Quest is an amazing institute as it attracts likeminded people. All of us in the room were readily open to the new learning’s that we were being presented with and as the months went by we grew into a supportive group willing to give our time and energies to each other to help move our fellow students through difficulties and challenges, using the new techniques we had been taught.

I went to train to be a therapist, was pretty sure I’d make friends, but what I hadn’t bargained for was the therapeutic journey I would find myself on. One weekend we were taught how to do a specific technique and as always we had an opportunity to practice on each other. As I was shortly about to start another round of IVF I decided to be gentle with myself and not focus on anything too deep and meaningful. Instead I chose to focus in on how working as a therapist I could build in being part of a community into my working world. A fairly innocuous area of development. Or so I thought.

Unbeknown to me the strategy bypassed my conscious mind and went straight to the unconscious and revealed an issue that was so deep I had only had glimpses of it over the years and had never made any connections with a situation that happened when I was 22 months old and my inability to conceive naturally in the present day.

I was born seven years after my mother had last given birth and number three in the family. I was evidently a joyful and long awaited addition to the family. A few months later much to the delight of my parents they found they were expecting again. At 22 months old my sister was born with Downs Syndrome. The shock was enormous for my parents and sent reverberations throughout the family. This was in the late 1960’s when approaches and views about Downs was vastly different to thankfully how it is today. My mother in particular found her condition very hard to cope with and at some point after my sister’s birth suffered a breakdown.

My sister was in hospital pretty much continuously for the first two years of her life. My parents almost overnight were absent both physically and emotionally. Earlier than she had wanted she put me into nursery care as she simply didn’t have time to tend to my needs as well as my sister’s. Understandable when it would take over two hours to just to feed my sister at any given time. My parents whole focus obviously was taken up with the arrival of my sister and at 22 months old, bewildered by my parents obvious absence and lack of focus I began to internalise that I was no longer good enough, that the unit I had felt such an affinity with I no longer belonged to and perhaps I wasn’t as loved as I believed.

As the revelation of how this event impacted through the work that I did at Quest, I was able to recognise that throughout my life I had found myself always feeling as if I didn’t quite belong and that on the whole that nagging sense of not being good enough pervaded so many situations.  In my adult life I didn’t feel good enough because I didn’t have a boyfriend, so I got myself a boyfriend. Then I didn’t fit in because in my mind I didn’t have a good enough job, a good enough place to live, a husband, and the icing on the cake when I achieved all that was a child.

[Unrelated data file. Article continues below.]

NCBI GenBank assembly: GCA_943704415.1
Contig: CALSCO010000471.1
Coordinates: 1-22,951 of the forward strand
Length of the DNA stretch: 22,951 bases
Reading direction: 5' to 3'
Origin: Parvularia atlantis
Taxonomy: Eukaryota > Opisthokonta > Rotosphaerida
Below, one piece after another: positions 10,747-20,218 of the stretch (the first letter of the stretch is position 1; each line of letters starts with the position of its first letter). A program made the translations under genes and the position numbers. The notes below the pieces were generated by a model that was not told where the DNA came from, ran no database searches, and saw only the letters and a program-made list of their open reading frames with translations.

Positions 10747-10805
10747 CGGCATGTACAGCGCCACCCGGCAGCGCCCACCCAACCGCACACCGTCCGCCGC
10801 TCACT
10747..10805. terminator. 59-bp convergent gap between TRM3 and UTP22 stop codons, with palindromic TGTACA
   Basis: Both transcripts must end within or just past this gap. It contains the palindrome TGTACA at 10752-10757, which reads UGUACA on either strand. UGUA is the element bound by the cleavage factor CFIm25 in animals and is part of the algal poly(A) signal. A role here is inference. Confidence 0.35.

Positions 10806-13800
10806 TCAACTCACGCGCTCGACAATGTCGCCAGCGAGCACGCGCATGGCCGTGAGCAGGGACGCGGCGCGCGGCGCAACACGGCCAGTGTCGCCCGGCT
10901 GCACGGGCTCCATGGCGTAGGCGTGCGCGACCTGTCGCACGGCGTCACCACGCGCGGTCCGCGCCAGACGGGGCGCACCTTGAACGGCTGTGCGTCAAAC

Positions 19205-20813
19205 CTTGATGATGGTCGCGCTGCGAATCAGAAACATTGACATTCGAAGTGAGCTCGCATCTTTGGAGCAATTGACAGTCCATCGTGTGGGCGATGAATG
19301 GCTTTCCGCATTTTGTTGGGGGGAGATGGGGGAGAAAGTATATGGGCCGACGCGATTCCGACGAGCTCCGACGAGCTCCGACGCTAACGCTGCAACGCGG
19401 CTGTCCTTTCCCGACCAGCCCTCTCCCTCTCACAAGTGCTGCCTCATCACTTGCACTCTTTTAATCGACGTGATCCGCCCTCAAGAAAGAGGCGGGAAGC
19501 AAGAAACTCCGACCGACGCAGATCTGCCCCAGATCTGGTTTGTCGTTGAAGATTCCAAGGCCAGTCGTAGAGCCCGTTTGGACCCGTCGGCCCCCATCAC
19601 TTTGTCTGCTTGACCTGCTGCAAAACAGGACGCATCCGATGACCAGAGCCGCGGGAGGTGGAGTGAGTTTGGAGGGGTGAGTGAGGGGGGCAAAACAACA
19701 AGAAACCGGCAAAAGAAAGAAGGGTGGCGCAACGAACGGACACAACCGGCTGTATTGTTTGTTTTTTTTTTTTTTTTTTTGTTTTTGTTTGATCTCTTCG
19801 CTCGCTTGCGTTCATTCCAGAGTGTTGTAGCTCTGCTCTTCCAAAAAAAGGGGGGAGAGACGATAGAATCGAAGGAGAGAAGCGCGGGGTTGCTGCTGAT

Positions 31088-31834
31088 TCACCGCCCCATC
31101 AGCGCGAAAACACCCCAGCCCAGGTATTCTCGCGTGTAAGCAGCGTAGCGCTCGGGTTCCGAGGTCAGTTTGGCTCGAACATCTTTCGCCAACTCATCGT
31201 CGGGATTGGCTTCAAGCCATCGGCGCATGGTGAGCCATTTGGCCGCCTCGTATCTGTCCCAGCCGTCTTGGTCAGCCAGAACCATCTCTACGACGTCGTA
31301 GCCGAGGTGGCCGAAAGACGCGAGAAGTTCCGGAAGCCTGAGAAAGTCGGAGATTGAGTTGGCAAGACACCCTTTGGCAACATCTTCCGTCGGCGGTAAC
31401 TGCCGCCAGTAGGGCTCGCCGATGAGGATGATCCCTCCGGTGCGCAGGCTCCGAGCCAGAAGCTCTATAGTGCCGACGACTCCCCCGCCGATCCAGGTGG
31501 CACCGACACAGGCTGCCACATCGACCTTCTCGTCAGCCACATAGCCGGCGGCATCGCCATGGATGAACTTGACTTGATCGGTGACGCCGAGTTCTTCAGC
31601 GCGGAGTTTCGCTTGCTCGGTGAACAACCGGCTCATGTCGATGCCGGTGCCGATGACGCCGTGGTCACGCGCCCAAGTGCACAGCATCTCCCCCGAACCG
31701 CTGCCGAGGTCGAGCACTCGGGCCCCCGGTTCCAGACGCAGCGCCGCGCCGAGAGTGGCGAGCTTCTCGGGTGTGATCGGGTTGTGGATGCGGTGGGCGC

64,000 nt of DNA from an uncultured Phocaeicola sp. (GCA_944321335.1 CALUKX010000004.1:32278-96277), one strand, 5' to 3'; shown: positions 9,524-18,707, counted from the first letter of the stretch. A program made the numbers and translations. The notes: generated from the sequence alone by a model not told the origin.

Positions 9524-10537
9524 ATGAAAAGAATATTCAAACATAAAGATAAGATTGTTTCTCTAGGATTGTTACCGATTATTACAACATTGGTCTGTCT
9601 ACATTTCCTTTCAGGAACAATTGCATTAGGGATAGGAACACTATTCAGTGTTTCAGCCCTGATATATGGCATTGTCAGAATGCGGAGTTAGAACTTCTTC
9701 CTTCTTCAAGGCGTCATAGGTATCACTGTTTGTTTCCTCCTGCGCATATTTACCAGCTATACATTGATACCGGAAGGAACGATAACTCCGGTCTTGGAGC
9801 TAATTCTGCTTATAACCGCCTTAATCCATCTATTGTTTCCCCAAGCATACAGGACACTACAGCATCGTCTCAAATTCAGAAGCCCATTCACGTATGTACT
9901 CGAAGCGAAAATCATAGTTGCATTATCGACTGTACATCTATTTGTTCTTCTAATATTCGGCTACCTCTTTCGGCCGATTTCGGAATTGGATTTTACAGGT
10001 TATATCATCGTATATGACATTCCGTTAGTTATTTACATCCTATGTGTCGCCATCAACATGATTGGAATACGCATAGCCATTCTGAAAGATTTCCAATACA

Two rounds of IVF following ‘unexplained fertility problems’ and holding my darling daughter I had a moment of peace. I had achieved what everyone else had so surely I was now good enough, surely now I would belong. To my surprise though that feeling didn’t last long as they returned  when  those around me who had their babies at the same time as me were all falling pregnant with their second baby. Once again the club I belonged to felt as though they were shutting their doors to me, just as my 22 month old self felt when the family dynamic shifted so suddenly.

Trevor had taught us that with a number of issues comes a secondary gain. I wondered what my gain was at being unable to fall pregnant naturally. When I asked myself the question I realised that my inability at falling pregnant kept me separate from others, it created a division which although I didn’t want was so terribly familiar. When we are driven by a negative emotion we tend to create exactly what we don’t want.

  The impact was hugely significant and a few months on and now a qualified Cognitive Hypnotherapist myself I continue on my journey of self-discovery using the techniques we were taught, as well as having regular therapy with another Cognitive Hypnotherapist to help me move into my preferred future world that I want to live in. I am learning to recognise my limiting beliefs and more importantly learn how to recognise that these are borne out of thoughts that simply aren’t true. I also recognise that now I have found this  path my road to peace is much shorter than my 43 year old journey to realisation.